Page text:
On March 31, the American Industrial Hygiene Association (AIHA) announced that Capt. Jeff Church of the U.S. Public Health Service (PHS) was one of only eight members selected for the 2020 class of fellows. Church leads the NIEHS Health and Safety Branch.
In that role, he directs institute efforts in biological, chemical, and laboratory safety; emergency planning and preparedness; radiation safety; and other measures that protect the institute’s workforce from illness and injury.
“It means so much to be recognized by my industrial hygiene peers,” said Church. “I love my work, and this profession’s strong humanitarian bent means I get to help take care of people.”
His career includes accomplishments such as emergency responses to disaster scenes, leadership on toxicology in the industrial hygiene field, as well as his authorship of definitive texts on toxicology for industrial hygienists.
“We are very proud of Jeff and appreciate the leadership he continues to provide to our health, safety, and environmental sustainability programs,” said NIEHS Deputy Associate Director for Management Mitch Williams.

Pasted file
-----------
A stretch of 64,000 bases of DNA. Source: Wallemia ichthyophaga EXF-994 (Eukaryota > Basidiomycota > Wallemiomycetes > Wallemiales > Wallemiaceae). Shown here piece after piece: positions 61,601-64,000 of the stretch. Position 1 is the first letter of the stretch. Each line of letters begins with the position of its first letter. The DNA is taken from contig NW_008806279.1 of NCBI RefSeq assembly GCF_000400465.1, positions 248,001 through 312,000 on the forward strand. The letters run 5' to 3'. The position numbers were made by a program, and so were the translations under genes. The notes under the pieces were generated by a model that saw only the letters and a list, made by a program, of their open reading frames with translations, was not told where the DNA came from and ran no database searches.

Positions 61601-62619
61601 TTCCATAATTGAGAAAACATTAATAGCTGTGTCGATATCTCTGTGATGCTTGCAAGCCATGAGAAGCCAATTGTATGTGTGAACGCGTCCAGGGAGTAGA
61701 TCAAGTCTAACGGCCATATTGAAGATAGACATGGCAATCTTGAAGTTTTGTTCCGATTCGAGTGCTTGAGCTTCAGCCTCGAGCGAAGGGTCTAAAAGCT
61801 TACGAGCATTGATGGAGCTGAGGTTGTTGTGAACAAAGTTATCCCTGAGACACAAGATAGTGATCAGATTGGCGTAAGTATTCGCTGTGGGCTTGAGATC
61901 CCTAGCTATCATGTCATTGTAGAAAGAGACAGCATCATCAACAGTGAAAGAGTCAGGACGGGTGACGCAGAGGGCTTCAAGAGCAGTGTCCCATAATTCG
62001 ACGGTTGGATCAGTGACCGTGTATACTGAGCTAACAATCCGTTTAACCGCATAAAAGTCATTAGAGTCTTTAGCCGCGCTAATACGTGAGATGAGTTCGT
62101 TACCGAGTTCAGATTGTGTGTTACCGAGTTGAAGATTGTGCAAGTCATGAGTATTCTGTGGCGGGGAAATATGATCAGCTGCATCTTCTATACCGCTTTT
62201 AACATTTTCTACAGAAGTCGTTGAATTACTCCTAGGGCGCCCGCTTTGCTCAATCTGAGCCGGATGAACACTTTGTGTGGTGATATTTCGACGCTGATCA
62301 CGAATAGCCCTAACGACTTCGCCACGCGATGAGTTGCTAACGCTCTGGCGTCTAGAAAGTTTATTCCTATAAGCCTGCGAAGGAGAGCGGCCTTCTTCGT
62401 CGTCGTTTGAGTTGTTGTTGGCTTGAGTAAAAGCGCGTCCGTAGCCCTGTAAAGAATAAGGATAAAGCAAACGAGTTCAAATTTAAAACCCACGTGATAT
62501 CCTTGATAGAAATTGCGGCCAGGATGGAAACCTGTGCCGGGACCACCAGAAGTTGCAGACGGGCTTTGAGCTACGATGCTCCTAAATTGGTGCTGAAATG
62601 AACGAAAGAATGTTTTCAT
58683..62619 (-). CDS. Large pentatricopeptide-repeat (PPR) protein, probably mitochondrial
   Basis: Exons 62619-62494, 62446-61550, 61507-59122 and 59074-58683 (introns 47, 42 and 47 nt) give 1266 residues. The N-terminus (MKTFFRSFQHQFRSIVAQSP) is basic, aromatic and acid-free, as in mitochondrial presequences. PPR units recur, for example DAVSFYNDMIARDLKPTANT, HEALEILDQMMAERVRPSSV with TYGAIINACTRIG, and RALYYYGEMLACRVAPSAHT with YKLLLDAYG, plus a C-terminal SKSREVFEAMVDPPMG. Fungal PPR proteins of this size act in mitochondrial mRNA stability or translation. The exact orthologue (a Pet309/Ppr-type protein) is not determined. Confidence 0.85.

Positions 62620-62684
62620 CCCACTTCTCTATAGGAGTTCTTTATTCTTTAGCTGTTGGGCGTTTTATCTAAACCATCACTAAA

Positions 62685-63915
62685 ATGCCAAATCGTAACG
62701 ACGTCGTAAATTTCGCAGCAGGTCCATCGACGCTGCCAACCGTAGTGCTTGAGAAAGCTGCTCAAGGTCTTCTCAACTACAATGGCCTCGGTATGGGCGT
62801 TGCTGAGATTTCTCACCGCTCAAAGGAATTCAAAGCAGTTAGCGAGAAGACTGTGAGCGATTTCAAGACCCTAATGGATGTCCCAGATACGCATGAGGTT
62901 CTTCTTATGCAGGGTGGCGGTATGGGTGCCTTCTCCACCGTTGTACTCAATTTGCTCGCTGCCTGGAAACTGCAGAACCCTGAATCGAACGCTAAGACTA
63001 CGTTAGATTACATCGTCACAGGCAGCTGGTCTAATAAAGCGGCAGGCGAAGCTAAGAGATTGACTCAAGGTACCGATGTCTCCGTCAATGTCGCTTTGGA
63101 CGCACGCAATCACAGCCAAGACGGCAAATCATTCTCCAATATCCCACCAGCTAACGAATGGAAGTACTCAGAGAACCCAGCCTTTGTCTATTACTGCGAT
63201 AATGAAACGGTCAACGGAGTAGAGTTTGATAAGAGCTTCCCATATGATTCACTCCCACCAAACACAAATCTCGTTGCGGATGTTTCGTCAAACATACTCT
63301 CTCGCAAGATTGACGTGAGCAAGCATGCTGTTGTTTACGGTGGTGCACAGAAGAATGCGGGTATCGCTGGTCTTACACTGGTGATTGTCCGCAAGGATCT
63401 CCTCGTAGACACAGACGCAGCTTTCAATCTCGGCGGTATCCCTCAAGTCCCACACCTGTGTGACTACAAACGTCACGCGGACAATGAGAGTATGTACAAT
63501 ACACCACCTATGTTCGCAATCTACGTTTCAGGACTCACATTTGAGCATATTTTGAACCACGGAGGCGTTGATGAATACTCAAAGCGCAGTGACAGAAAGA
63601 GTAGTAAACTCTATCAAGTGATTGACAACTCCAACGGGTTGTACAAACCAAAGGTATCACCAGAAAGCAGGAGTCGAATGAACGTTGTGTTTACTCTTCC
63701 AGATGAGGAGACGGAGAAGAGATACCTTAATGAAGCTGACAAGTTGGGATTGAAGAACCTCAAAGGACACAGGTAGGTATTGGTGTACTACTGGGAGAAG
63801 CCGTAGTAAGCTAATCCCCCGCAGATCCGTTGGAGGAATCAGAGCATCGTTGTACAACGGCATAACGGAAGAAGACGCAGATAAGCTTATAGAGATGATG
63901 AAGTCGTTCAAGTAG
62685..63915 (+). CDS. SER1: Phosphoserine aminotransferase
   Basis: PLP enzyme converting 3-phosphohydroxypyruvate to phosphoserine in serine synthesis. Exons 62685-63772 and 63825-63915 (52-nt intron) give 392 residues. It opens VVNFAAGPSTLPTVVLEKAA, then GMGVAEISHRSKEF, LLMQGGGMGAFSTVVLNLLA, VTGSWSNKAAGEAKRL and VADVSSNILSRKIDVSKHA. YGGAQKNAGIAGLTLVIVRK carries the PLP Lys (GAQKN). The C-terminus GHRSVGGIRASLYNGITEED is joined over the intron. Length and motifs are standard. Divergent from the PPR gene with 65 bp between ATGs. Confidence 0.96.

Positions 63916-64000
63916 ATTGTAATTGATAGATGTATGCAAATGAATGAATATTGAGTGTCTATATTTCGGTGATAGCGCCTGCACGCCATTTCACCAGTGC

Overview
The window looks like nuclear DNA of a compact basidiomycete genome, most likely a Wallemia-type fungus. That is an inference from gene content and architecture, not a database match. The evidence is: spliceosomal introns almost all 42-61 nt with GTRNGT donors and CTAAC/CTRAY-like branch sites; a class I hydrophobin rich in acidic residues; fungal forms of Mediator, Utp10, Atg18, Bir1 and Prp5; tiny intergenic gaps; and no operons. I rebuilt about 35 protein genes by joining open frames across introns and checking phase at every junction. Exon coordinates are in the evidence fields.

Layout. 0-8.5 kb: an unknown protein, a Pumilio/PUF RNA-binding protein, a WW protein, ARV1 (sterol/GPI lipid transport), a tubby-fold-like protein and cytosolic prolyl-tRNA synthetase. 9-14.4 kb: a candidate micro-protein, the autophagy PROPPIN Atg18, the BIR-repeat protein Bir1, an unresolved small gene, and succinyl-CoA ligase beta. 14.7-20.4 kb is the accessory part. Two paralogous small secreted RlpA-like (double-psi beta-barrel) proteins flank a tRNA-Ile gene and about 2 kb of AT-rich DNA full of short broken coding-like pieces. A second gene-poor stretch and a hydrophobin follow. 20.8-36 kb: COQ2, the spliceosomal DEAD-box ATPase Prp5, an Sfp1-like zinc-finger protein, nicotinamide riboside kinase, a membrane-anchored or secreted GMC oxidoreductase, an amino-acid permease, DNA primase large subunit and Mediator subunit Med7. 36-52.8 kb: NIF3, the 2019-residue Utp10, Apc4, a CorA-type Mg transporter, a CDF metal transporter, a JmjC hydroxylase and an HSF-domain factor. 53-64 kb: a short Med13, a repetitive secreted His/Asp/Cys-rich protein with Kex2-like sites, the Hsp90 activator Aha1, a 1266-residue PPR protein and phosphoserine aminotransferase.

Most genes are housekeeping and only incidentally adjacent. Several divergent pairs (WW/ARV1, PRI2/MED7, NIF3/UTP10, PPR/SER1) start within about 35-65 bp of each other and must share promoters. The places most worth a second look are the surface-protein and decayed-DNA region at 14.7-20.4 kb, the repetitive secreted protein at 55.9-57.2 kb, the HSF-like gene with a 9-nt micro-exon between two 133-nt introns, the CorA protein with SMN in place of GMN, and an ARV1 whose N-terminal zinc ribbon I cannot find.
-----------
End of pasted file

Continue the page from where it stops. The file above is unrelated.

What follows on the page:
“This is a very significant honor, and it says a lot about Jeff’s distinguished career and well-deserved professional reputation,” Williams added. He noted that the nomination came from peers who recognized his long-term and significant contributions to the industrial hygiene field.
Recognized by peers
Larry Wylie, Ph.D., nominated Church on behalf of the AIHA Toxicology Committee. Wylie noted Church’s achievements in policy, leadership, and other exemplary contributions. For example, Church served as an author and editor during the five-year effort to update and publish the book Toxicology Principles for the Industrial Hygienist, 2nd edition, which was completed in 2019. Across his 20-year membership in AIHA, Church has served in each of the officer roles of the committee, including 18 months as chair.
Church’s work beyond the association includes both PHS and NIEHS. Church worked on the NIEHS Climate Resiliency Plan, completed in 2017 and the first of its kind for the institute. The team’s work on the plan received a Green Champions Award from the Department of Health and Human Services.
“[His] response missions have included exposure assessments at Ground Zero after 9/11 and during month-long deployments to Louisiana following Hurricane Katrina and Deepwater Horizon oil spill,” Wyle wrote. He also noted that Church’s services span the Atlantic to Pacific oceans, and the Arctic to Antarctica.